Bugs ready to chew up toxic waste

September 10, 1999

Brewery techniques helped create a substance that can absorb 50 times more radioactive materials than other methods. Kam Patel reports British and Ukrainian scientists believe they are near a breakthrough in cleaning radioactive soil and water that resulted from the Chernobyl nuclear power station accident 13 years ago.

The method developed by Jim Watson and Derek Ellwood of Southampton University's physics department uses beer-brewing technology to produce bugs that can make a special form of iron sulphide. The material is able to absorb vast quantities of a range of radioactive materials including technetium, uranium and plutonium. It can also deal with a range of toxic materials such as mercury, PCBs, arsenic, lead and cadmium, as well as precious metals such as gold and platinum. The researchers plan to patent it.

The material is 50 times more absorbent than its conventional chemically produced counterpart - a teaspoon of the stuff makes available an active absorbent area equivalent to that of two football pitches. Researchers have also made it 14 times more magnetic than normal, which makes it cheap and easy to recover by magnets once it has done its job.

Professor Watson has estimated that the cost of recovering the material, loaded with toxic and radioactive materials, will be a few pence per tonne. "It is an amazing material and its potential is huge. It can clean to extremely low radiation and toxicity levels, and the same capability can be used to recover precious metals from things that are usually thrown away because they are too expensive to recover."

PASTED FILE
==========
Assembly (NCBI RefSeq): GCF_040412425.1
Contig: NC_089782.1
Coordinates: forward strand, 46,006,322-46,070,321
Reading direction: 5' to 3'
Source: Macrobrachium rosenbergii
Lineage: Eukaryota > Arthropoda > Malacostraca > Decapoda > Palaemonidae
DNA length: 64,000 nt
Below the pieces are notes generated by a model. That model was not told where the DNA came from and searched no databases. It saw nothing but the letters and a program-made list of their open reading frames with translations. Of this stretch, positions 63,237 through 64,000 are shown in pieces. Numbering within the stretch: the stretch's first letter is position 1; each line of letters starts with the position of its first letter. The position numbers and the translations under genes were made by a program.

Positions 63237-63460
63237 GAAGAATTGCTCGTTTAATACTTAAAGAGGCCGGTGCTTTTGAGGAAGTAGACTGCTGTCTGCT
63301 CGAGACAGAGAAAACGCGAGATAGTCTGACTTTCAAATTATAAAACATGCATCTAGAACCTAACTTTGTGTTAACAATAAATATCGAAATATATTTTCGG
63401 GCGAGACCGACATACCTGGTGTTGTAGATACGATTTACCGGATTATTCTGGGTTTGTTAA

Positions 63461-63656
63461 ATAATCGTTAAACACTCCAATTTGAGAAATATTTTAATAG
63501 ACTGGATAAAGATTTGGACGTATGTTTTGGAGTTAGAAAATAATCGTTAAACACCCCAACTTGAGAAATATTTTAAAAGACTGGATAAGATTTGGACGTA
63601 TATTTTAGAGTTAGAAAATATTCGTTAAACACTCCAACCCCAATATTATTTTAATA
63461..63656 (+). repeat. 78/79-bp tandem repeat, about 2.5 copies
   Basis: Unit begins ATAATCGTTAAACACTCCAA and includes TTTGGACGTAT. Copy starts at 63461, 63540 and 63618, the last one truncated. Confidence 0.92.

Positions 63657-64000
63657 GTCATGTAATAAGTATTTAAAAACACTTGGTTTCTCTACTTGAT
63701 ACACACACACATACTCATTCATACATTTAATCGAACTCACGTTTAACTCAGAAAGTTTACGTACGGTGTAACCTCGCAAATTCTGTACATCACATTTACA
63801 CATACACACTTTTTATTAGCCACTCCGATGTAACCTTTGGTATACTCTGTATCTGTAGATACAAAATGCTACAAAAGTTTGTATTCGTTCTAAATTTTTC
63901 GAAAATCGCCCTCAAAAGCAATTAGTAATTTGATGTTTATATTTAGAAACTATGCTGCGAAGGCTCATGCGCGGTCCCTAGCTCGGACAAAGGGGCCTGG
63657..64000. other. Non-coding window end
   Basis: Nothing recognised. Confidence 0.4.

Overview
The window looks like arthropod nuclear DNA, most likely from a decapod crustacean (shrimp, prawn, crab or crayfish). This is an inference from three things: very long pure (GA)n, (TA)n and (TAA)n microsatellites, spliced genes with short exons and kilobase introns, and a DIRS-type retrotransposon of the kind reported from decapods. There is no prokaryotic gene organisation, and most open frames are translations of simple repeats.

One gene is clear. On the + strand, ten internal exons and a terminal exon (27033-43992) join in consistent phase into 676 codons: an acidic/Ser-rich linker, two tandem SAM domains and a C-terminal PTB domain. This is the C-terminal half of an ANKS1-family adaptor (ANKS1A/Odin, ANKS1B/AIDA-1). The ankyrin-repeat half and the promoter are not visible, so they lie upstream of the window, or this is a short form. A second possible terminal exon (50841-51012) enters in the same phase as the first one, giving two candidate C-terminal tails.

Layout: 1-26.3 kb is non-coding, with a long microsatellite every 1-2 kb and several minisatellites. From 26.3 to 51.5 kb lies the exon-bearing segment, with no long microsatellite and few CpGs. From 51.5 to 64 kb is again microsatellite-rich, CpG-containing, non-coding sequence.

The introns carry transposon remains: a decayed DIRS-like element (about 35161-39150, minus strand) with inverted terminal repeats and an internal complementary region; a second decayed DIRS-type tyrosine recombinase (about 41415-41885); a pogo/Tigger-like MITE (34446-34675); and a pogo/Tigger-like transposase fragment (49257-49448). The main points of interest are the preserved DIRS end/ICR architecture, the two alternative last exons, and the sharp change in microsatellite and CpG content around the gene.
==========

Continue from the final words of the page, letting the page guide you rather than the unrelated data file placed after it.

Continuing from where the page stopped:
Scientists at the National Academy of Sciences in Kiev, 80km south of the Chernobyl site, have been working closely with the Southampton scientists to perfect the technique. The academy's Sergei Mikhalovsky, who has been involved in the clean-up operation, said: "It is certainly the best, cleverest and, important for us, cheapest technique to have emerged. It is close to being perfected for the many pools and ponds that are affected by radiation. We also have a big problem with contaminated soil in and around Chernobyl and have no methods that work. The technique is very flexible and we are optimistic that we can get it to work for soil as well." Dr Mikhalovsky is working with a team at Brighton University to help achieve this.

Kiev-based academy director Vladimir Strelko said the technique was "very cheap, uncomplicated and pioneering". He added: "We believe it can be applied to any disaster where toxic and radioactive contamination becomes a problem. We certainly think it will be of great help with treating contaminated water. We have just finished trialling a modification of the technology for soil and have been able to reduce contamination by between three and ten times the original level."

According to the academy, the Chernobyl disaster has resulted in radiation contamination of 9,500 square miles of Ukraine, Belarus and Russia. Nearly four million people are living on contaminated land, and 120,000 have been evacuated from 188 cities, towns and villages and cannot return. Children in Ukraine are nearly five times more likely to contract thyroid cancer than before the accident, and the country devotes 11 per cent of its budget to dealing with the consequences of the disaster.

The technology is attracting worldwide interest. At Southampton University, a research team from Venice University is evaluating the technique for use in the treatment of a Venetian lagoon heavily contaminated by toxic materials including cadmium,lead, mercury and PCBs. Lorenzo Lazzari, one of the researchers, said: "There is nothing available for the kind of problem we have with the lagoon, and we believe this pioneering method is very promising. We have already tested it for PCBs and the results are very positive."

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